Onychomycosis: Diagnosis and Prevalence in Diabetic Neuropathic Patients
The prevalence of onychomycosis among diabetic patients is still a debated question as well as the best way to diagnose the disease. We conducted a prospective study to assess the prevalence of onychomycosis in diabetic neuropathic (DN) patients clinically suspected of this disease and to assess the reliability of the diagnosis of onychomycosis.
Prevalence of Onychomycosis
Diabetic Neuropathic Patients
Diagnostic of Onychomycosis
Patients Clinically Suspected of Onychomycosis
Reliability of the Diagnosis of Onychomycosis
|Study Design:||Observational Model: Defined Population
Observational Model: Natural History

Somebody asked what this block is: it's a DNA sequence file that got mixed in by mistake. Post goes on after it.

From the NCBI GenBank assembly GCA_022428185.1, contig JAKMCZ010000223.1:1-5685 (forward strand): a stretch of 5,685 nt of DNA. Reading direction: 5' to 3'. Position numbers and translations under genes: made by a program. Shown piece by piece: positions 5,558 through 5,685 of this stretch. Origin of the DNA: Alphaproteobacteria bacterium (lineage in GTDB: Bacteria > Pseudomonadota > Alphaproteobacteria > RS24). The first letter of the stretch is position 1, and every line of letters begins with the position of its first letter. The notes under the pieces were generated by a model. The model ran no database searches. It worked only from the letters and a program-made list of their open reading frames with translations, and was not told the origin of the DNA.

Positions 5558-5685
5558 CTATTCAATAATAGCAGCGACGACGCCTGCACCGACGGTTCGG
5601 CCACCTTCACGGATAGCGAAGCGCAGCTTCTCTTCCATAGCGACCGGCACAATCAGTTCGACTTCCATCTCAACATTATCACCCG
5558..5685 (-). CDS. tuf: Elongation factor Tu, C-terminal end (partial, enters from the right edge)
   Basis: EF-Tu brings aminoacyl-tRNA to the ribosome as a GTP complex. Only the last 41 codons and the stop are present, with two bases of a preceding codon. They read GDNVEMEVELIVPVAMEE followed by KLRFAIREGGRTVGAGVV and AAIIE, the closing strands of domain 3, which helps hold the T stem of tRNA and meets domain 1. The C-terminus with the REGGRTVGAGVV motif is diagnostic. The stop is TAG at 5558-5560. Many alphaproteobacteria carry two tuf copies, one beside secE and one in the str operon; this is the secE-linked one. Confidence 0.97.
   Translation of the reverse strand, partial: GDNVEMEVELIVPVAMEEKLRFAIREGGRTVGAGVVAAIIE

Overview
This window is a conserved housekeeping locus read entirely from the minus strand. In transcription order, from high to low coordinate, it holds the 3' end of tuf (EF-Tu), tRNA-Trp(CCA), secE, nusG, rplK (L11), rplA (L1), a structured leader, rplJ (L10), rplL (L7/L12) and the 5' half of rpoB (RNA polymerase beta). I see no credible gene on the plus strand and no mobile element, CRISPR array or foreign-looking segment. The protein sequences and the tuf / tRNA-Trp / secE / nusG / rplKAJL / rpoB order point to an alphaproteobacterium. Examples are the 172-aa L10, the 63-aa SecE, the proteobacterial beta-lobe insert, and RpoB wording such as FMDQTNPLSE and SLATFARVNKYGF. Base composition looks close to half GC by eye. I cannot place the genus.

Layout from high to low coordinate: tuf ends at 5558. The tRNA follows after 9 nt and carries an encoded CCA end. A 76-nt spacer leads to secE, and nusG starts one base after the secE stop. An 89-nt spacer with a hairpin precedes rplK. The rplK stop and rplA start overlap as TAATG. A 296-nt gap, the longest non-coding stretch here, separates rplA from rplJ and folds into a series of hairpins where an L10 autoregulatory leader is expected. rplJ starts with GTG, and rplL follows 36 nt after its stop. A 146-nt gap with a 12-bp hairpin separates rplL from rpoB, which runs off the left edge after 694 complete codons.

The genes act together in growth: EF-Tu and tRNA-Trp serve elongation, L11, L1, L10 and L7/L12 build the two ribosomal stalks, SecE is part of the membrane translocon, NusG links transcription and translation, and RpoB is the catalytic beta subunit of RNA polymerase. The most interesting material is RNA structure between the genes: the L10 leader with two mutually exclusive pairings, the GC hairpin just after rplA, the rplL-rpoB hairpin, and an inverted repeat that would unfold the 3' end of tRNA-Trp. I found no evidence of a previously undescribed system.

Time Perspective: Cross-Sectional
Time Perspective: Prospective
|Official Title:||Onychomycosis: Diagnosis and Prevalence in Diabetic Neuropathic Patients|
|Study Start Date:||December 2000|
|Study Completion Date:||January 2005|
From December 2000 to January 2005, we followed 100 successive diabetic patients, type 1 and type 2, suffering from (DN). At baseline we assessed age, gender, medical history and medications, foot insensitivity defined by a vibration perception threshold (VPT) >25 volts and onychomycosis by clinical diagnosis.
Multiple samples of the most affected nail, often the big toe, were taken. A potassium hydroxide (KOH) test was done by 2 independent and blinded investigators and a culture in a laboratory (lab) specialized in mycology.
Pictures of the nails and particularly of the sampled nail were taken. Apart from the laboratory results, two independent and blinded dermatologists gave their diagnosis looking at the pictures.